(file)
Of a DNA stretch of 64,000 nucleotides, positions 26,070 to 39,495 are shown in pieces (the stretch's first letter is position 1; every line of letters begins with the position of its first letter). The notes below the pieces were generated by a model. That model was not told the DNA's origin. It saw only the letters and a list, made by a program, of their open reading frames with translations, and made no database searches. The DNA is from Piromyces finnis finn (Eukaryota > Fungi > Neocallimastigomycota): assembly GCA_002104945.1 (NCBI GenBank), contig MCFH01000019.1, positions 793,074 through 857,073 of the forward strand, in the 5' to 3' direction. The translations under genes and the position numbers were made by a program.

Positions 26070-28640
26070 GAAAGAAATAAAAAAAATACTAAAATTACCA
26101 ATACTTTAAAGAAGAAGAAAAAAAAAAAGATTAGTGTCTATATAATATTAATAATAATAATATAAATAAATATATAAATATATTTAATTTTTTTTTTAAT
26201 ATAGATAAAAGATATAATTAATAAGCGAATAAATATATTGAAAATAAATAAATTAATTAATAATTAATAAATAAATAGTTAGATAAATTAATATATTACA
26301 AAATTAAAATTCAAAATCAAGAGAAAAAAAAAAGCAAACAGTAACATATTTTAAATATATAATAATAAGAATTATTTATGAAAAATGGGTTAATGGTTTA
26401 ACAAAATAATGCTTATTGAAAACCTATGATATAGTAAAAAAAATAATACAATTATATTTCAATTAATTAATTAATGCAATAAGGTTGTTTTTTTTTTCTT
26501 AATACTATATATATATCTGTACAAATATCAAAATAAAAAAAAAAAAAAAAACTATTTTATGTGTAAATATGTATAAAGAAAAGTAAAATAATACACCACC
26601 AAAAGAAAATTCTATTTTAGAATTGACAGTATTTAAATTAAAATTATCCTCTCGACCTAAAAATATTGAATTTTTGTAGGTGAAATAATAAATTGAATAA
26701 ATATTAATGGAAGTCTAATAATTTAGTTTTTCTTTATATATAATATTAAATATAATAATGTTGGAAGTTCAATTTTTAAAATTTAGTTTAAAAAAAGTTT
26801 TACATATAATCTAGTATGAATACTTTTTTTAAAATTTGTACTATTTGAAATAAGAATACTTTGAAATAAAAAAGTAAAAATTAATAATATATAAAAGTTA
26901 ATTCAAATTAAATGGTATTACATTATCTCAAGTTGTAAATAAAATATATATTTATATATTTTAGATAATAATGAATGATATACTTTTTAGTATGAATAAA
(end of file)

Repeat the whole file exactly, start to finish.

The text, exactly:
Of a DNA stretch of 64,000 nucleotides, positions 26,070 to 39,495 are shown in pieces (the stretch's first letter is position 1; every line of letters begins with the position of its first letter). The notes below the pieces were generated by a model. That model was not told the DNA's origin. It saw only the letters and a list, made by a program, of their open reading frames with translations, and made no database searches. The DNA is from Piromyces finnis finn (Eukaryota > Fungi > Neocallimastigomycota): assembly GCA_002104945.1 (NCBI GenBank), contig MCFH01000019.1, positions 793,074 through 857,073 of the forward strand, in the 5' to 3' direction. The translations under genes and the position numbers were made by a program.

Positions 26070-28640
26070 GAAAGAAATAAAAAAAATACTAAAATTACCA
26101 ATACTTTAAAGAAGAAGAAAAAAAAAAAGATTAGTGTCTATATAATATTAATAATAATAATATAAATAAATATATAAATATATTTAATTTTTTTTTTAAT
26201 ATAGATAAAAGATATAATTAATAAGCGAATAAATATATTGAAAATAAATAAATTAATTAATAATTAATAAATAAATAGTTAGATAAATTAATATATTACA
26301 AAATTAAAATTCAAAATCAAGAGAAAAAAAAAAGCAAACAGTAACATATTTTAAATATATAATAATAAGAATTATTTATGAAAAATGGGTTAATGGTTTA
26401 ACAAAATAATGCTTATTGAAAACCTATGATATAGTAAAAAAAATAATACAATTATATTTCAATTAATTAATTAATGCAATAAGGTTGTTTTTTTTTTCTT
26501 AATACTATATATATATCTGTACAAATATCAAAATAAAAAAAAAAAAAAAAACTATTTTATGTGTAAATATGTATAAAGAAAAGTAAAATAATACACCACC
26601 AAAAGAAAATTCTATTTTAGAATTGACAGTATTTAAATTAAAATTATCCTCTCGACCTAAAAATATTGAATTTTTGTAGGTGAAATAATAAATTGAATAA
26701 ATATTAATGGAAGTCTAATAATTTAGTTTTTCTTTATATATAATATTAAATATAATAATGTTGGAAGTTCAATTTTTAAAATTTAGTTTAAAAAAAGTTT
26801 TACATATAATCTAGTATGAATACTTTTTTTAAAATTTGTACTATTTGAAATAAGAATACTTTGAAATAAAAAAGTAAAAATTAATAATATATAAAAGTTA
26901 ATTCAAATTAAATGGTATTACATTATCTCAAGTTGTAAATAAAATATATATTTATATATTTTAGATAATAATGAATGATATACTTTTTAGTATGAATAAA